New York, NY – A controversial marshaling garage that is part of the planned $2 billion expansion of the Jacob K. Javits Convention Center is so flawed that it could actually strangle the trade show industry in New York rather than revitalize it, according to top organizers and general service contractors who have banded together in a group known as “Friends of Javits.” The group is heavily engaged with the state redevelopment agency to convince the state and the city to re-draw the plans to include a separate marshaling yard. The group’s fear is that the multi-story garage would bog down the move-in and move-out processes to the point that union labor costs would skyrocket and ultimately drive a number of events out of the Big Apple. “The garage will increase the cost by about 40 percent over what it is now,” predicted Reed Exhibitions Senior Vice President Ken McAvoy.
The Friends of Javits urged the new leadership of the Empire State Development Corporation to reconsider their idea of vertical marshalling for literally hundreds of trucks. They warned that while the addition of about 250,000 square feet of exhibit space would make the Javits Center more competitive, a logistical nightmare caused by traffic jams around the loading docks would lead to fewer shows and far less revenue for the center.
The preferred option is to continue to use the current “33/34” marshalling facility located on land between 33rd and 34th Streets. McAvoy said 33/34 would allow over-the-road trucks to stage until a loading dock opens up rather than simply having such vehicles line up at the Javits Center itself. “Moving those trucks to the 33/34 facility will work,” he suggested.
The collective hope among the trade show industry is that the ESDC will call for the changes when they release their final recommendation for the project sometime in May. Although the ESDC had originally backed the marshalling garage when the expansion plan was unveiled last year, there has since been a new governor sworn into office and new appointed leadership at the ESDC that has been more responsive to the industry’s concerns.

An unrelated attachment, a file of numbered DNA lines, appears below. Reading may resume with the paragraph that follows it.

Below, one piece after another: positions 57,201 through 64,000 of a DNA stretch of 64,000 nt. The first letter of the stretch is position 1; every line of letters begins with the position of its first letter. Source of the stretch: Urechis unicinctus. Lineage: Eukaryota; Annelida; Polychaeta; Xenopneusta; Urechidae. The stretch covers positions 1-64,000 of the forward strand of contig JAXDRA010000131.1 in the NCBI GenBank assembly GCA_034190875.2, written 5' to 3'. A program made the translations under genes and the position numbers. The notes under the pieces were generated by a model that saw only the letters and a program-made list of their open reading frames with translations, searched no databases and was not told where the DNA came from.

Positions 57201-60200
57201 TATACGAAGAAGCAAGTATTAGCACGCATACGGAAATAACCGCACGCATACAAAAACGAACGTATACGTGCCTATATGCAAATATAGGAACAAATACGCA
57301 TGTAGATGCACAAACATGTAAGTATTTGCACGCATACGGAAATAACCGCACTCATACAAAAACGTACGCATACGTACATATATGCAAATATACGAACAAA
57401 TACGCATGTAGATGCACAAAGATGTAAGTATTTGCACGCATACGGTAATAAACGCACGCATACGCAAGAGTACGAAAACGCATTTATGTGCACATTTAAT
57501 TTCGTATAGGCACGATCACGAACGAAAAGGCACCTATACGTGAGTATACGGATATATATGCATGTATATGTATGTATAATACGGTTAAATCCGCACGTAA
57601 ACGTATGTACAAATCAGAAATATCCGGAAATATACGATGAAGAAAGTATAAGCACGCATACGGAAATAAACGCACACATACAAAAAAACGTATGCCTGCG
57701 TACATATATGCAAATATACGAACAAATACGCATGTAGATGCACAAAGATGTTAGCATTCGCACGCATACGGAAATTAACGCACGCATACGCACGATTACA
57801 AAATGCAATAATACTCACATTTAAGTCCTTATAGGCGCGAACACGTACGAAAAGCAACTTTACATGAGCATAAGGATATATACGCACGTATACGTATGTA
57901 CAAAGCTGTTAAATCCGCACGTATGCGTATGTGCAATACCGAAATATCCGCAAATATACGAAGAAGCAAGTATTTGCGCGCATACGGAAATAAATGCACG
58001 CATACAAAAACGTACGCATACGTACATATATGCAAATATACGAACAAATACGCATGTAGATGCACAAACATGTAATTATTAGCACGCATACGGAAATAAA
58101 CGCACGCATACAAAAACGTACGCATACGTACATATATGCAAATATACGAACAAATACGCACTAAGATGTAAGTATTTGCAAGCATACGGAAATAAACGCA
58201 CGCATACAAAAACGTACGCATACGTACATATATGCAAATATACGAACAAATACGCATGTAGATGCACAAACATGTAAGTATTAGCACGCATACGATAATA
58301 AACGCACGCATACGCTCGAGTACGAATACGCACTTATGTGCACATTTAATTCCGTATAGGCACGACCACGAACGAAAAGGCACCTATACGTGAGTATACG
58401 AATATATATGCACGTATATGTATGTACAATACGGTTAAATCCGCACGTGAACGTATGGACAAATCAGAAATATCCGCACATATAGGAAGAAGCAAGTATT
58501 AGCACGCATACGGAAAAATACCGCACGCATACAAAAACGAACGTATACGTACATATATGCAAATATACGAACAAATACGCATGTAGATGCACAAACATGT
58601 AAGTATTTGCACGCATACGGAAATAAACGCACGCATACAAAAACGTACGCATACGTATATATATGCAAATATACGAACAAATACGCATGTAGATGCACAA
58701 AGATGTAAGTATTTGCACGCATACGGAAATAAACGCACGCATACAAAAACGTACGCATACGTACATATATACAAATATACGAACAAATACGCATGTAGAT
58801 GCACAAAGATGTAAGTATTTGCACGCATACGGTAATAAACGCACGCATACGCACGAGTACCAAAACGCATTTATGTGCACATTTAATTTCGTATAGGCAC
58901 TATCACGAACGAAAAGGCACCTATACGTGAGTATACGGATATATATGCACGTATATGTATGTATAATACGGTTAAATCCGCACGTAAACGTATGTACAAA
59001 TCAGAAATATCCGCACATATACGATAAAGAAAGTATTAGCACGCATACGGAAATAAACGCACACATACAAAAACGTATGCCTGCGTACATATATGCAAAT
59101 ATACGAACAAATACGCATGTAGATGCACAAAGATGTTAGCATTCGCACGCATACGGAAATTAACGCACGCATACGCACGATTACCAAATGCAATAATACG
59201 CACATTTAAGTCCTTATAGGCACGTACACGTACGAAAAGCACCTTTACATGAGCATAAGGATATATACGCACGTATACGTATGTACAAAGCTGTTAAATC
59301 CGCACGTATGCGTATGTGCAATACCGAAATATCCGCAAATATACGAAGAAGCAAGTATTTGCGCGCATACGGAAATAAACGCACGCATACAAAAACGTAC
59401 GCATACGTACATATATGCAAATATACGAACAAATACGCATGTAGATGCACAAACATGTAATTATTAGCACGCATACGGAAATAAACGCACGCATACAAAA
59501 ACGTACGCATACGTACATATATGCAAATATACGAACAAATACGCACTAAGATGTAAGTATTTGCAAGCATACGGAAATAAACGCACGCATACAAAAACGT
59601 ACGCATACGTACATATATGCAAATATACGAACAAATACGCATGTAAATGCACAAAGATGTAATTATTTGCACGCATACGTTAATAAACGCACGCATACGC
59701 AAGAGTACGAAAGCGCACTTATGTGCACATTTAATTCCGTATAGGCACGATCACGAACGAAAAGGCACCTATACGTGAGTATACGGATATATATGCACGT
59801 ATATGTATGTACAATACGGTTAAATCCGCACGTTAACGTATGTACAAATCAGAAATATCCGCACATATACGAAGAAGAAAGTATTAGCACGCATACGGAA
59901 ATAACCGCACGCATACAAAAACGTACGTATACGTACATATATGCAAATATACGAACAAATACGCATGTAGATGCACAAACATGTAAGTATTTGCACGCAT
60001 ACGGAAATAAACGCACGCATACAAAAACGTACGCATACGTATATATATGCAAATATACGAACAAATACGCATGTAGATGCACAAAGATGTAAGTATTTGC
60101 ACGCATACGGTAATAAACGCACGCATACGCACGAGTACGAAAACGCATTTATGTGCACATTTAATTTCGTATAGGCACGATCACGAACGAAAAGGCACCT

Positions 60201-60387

But there is also an element of fighting city hall. Mayor Michael Bloomberg’s administration sees 33/34 not so much as a marshaling yard but as prime real estate they have earmarked to sell to developers for residential use as part of the plan. The proceeds would, in fact, be used to finance the Javits expansion. The value of the land makes 33/34 an expensive parking lot and building an underground lot for trucks beneath 33/34 is not feasible due to security concerns.
At the same time, a block-long parking lot for semi-trucks doesn’t fit into the city’s vision for a revitalization of the West Side neighborhoods around Javits Center. “They don’t want trucks all over the place,” McAvoy said.
In a written response to public comment on the project last Summer, city officials repeatedly noted that the proposed marshalling garage would indeed eliminate trucks parked on the streets around the center. They also said changes to the layout of the ramps inside the garage would make it easier to move the big trucks in and out of the center. Friends of Javits, however, see that as inadequate and will not overcome the fact that the “vertical” marshalling of trucks simply will not work.
Reach Ken McAvoy at (203) 840-5681 or firstname.lastname@example.org